She’s the subject of one of the world’s most well-known works of art, but nobody is entirely certain who da Vinci’s Mona Lisa really is. The piece holds more than its fair share of mystery, and one of the things that keep its six million or so visitors each year guessing is the enigmatic smile on the face carefully depicted. No one knows who she’s smiling at or why and, while it adds to the intrigue of the masterpiece, it demonstrates the power of the smile.
Scientists around the world have dedicated years of research to investigating why we smile and how it can affect our experience, and they have discovered that it is a cross-cultural expression which shares meaning in different societies. And, a smile really is infectious — spotting one spread across the face of someone else (even a total stranger) suppresses our ability to control our own facial muscles.
Researchers have theorised that copying a smile can help us to gauge the meaning of the original and whether it’s genuine. And a smile isn’t just the product of a happy feeling, it can make us feel positive, too — providing stimulation equal to 2,000 chocolate bars or receiving up to £16,000 in cash. Further studies even found that people with wider smiles are likely to lead more fulfilling, happier — possibly even longer — lives.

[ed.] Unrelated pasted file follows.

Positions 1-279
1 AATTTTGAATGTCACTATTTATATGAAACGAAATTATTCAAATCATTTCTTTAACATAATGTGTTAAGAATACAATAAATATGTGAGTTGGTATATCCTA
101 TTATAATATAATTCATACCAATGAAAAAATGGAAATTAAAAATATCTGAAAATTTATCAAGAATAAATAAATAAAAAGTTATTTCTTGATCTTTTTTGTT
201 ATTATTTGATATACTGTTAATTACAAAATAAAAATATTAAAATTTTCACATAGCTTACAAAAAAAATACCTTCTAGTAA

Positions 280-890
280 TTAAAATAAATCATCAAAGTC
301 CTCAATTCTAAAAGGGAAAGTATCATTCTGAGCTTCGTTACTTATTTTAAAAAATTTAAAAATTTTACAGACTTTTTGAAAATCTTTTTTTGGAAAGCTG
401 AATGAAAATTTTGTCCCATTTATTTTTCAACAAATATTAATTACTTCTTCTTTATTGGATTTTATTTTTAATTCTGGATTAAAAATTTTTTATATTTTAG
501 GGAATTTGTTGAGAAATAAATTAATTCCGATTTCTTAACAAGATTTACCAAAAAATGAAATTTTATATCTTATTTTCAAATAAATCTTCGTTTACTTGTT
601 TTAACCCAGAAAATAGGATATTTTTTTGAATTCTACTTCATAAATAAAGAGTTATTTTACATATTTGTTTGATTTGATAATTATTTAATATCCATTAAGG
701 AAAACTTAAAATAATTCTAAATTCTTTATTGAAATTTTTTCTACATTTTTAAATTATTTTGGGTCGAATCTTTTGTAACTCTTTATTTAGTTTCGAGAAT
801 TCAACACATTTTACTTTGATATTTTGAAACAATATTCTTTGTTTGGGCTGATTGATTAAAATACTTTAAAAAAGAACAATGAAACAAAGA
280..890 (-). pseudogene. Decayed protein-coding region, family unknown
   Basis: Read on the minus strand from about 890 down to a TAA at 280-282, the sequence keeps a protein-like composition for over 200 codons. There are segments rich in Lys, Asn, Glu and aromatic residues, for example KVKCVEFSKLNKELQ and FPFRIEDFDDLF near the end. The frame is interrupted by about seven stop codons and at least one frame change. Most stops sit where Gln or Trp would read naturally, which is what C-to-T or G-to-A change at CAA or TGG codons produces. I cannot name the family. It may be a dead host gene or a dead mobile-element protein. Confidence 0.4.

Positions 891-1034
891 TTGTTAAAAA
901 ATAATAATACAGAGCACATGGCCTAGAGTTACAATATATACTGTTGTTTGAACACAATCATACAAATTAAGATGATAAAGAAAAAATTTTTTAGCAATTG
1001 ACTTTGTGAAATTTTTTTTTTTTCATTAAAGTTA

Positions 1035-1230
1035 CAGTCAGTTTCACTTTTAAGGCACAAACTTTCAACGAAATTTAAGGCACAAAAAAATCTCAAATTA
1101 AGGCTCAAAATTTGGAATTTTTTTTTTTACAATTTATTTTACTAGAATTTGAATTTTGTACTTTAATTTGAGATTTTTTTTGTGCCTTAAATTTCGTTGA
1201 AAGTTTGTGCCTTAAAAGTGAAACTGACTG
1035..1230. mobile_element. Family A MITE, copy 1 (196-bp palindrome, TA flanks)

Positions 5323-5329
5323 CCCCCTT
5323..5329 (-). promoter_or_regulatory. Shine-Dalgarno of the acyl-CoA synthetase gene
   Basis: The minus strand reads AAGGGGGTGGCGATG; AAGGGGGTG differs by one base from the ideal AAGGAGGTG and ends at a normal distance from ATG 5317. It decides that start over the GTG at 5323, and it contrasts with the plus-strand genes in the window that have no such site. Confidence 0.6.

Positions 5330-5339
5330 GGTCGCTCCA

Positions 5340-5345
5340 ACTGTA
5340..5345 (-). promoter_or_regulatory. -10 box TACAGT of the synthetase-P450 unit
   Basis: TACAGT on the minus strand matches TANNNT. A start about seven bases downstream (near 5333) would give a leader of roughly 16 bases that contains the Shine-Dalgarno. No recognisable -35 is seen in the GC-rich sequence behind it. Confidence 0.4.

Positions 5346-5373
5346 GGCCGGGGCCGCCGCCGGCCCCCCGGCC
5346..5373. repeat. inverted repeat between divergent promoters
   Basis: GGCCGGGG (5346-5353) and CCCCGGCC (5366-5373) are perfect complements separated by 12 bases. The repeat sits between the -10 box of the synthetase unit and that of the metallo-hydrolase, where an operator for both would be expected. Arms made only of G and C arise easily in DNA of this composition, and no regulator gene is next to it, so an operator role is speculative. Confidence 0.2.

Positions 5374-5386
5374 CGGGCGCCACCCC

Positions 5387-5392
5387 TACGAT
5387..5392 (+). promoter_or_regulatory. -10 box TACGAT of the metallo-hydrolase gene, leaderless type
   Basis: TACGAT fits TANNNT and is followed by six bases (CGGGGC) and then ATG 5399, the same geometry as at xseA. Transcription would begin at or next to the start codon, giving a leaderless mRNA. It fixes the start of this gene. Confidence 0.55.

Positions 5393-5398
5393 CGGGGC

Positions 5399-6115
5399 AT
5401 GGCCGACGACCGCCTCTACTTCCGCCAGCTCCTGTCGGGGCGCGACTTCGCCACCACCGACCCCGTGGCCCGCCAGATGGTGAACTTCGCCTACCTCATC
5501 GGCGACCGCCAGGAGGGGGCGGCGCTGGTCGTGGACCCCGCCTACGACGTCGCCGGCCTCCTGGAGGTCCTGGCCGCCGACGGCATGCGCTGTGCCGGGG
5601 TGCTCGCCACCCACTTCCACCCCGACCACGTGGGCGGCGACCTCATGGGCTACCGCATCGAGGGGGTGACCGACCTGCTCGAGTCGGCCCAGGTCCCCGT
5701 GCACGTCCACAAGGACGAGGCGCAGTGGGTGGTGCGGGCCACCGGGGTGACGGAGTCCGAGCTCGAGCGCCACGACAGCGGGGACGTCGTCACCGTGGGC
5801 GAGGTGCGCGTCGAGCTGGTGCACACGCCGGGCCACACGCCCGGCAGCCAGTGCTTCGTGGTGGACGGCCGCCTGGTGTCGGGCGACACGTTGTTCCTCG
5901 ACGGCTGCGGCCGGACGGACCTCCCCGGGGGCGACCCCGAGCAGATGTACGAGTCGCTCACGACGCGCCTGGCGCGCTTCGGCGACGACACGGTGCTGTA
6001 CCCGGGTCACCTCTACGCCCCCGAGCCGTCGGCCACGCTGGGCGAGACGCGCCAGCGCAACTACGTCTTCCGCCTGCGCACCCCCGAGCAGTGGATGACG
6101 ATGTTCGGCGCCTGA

It’s no surprise that smiling makes us look good to others, helping us to appear more likeable, courteous and even more competent — that’s why we think it’s an important part of providing great service.
It might only be a small part of what we do, but we know how far a smile can go in helping you enjoy your experience and being served by someone with a smile makes a big difference. It all begins with making sure each of our people are happy in their workplace, and we do everything we can to make sure they’ve got every reason to be sharing a smile with you.
Source: Gutman, R. (2011). The Untapped Power Of Smiling. Available: http://www.forbes.com/sites/ericsavitz/2011/03/22/the-untapped-power-of-smiling/. Last accessed 1 Dec 2014